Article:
Once you buy a share, you have to arrange to receive your bounty every week. Harvest and distribution arrangements vary by CSA, but most offer weekly distributions at the farm or at area drop-off points; some even deliver. Some provide a bag or box containing a preselected sampling of whatever was harvested that week, while others offer a “market basket” approach, allowing shareholders to choose whatever they’d like from the week’s harvest.
Produce is what most people think of when considering the benefits of a CSA, but not all CSAs confine themselves to selling produce. Some, such as Chestnut Farms in Hardwick, Mass., offer meat, and others add eggs and dairy items to their product list. Chestnut Farms is another CSA that, though not certified organic, is nevertheless committed to sustainable farming.
In a statement available to their shareholders they say, “Organic certification simply certifies that the animal is fed organic feed. It does not address how the animals live, how they are treated, or whether they ever see fresh air and sunshine.” (The USDA Organic rules also state an animal must have access to the outdoors but do not regulate the amount of time or the size of the area.)
Also in Massachusetts, Cape Ann Fresh Catch offers another take on the CSA model: a community-supported fishery, or CSF. Its motto is, “Think globally, fish locally.” Focused on sustainable fishing practices, the organization says, “When it comes to who should catch our seafood, connection to coastal communities creates a much stronger sense of conservation and stewardship than a connection to Wall Street.”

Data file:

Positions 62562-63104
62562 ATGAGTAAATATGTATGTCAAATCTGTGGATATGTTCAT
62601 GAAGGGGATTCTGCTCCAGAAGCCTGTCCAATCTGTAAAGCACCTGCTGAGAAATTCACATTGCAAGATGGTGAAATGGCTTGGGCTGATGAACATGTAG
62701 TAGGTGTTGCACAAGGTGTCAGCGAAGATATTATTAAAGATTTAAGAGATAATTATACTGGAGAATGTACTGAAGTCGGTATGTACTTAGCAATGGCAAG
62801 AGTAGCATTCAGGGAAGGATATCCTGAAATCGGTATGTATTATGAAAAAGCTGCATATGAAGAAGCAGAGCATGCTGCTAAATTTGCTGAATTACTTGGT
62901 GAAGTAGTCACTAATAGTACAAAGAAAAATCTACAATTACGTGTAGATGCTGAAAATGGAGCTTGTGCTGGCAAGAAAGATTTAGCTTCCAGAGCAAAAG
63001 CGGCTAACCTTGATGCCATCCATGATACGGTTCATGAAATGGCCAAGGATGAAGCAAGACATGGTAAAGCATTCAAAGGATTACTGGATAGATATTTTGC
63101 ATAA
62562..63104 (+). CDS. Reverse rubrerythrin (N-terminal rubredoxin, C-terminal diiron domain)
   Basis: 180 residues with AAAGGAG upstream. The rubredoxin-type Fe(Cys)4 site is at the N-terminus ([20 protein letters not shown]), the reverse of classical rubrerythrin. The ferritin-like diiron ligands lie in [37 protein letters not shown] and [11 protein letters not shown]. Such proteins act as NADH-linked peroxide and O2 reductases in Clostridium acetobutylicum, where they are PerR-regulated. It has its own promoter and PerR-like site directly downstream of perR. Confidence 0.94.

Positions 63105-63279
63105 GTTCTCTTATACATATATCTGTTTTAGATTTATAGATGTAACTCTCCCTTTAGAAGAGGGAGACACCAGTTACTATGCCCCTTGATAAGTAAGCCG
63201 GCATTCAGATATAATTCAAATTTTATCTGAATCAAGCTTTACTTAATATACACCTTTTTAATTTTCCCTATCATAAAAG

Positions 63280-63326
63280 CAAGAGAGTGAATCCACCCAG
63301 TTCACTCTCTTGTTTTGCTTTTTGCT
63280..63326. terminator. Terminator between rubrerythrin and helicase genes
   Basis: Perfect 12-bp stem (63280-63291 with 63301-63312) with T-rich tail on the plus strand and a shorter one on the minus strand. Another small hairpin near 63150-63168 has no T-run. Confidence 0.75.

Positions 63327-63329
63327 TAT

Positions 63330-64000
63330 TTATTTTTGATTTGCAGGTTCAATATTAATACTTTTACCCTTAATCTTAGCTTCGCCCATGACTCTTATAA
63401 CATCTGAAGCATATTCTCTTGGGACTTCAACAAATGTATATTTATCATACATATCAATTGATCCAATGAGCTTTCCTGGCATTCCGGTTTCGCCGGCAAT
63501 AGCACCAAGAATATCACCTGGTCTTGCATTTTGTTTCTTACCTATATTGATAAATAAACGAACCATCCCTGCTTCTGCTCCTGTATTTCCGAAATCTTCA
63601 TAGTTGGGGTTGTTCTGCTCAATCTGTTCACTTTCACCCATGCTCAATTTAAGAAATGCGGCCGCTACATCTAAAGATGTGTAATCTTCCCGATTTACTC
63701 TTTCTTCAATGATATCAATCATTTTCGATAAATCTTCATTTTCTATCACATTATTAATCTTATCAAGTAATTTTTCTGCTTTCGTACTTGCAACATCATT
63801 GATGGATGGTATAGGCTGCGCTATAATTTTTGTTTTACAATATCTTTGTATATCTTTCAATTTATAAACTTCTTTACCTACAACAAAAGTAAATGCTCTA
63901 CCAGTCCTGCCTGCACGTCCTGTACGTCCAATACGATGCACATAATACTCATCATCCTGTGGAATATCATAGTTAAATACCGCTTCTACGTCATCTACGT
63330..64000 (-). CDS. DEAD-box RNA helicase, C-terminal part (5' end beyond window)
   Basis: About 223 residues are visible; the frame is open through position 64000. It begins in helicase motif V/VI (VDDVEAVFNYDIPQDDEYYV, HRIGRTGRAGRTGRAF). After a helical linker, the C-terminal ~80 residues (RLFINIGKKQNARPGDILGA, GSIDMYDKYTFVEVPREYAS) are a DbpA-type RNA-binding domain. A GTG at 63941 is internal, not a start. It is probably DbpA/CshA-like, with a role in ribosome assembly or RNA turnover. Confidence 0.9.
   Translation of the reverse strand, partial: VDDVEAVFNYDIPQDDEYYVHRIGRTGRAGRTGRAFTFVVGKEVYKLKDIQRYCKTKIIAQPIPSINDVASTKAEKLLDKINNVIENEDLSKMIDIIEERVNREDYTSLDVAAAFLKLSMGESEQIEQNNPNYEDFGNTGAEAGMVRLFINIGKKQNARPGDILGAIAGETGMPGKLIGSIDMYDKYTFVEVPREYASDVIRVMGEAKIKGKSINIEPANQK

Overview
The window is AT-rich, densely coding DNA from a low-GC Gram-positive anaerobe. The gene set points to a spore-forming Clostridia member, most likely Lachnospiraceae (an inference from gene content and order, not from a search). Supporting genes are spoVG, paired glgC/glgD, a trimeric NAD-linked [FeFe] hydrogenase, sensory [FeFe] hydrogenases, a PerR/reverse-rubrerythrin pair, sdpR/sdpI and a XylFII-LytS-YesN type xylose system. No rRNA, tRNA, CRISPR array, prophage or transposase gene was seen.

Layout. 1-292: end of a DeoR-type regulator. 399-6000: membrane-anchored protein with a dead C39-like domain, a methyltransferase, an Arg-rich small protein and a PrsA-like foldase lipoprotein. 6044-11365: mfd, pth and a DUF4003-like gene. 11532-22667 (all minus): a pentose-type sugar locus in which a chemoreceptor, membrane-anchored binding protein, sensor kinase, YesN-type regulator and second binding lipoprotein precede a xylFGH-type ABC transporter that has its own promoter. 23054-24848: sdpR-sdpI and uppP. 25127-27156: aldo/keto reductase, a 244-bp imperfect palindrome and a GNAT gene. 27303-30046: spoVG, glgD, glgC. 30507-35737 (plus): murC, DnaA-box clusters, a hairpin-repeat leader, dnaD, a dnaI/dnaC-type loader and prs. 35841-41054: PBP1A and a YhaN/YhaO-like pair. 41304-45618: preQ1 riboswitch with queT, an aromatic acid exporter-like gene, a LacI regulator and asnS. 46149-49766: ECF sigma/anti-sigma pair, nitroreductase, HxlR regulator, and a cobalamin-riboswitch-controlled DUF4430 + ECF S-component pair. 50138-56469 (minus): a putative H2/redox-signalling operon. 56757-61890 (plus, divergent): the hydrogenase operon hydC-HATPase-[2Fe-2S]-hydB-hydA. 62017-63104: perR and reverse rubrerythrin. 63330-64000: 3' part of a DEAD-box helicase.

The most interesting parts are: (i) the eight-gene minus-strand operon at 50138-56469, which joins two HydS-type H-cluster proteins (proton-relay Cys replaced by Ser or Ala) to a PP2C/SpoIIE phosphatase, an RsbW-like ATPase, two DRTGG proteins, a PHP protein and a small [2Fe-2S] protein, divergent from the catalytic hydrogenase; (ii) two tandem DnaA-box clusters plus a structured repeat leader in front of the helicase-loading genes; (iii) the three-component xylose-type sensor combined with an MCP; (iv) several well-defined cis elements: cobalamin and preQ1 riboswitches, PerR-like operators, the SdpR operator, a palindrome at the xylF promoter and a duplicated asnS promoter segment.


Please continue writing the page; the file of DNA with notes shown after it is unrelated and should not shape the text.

Photo by Nicole Lewis Photography
Not Just About the Money
In general, seasonal shares in a CSA can run from $450 to $820; some CSAs offer half shares. On some produce-based farms, the season is defined as a six-month period; for others it’s eight months. For meat and fish CSAs, the season can be longer. Share payments are usually expected before the season begins, any time from January to early spring.
Pricing on meat CSAs is structured according to how many pounds of meat a shareholder wants during the contract term. Chestnut Farms, for example, sells beef, lamb and poultry in six-month shares for two seasons a year. A six-month share at 10 pounds of meat per month is $480, while a six-month share at 25 pounds per month is $1,050.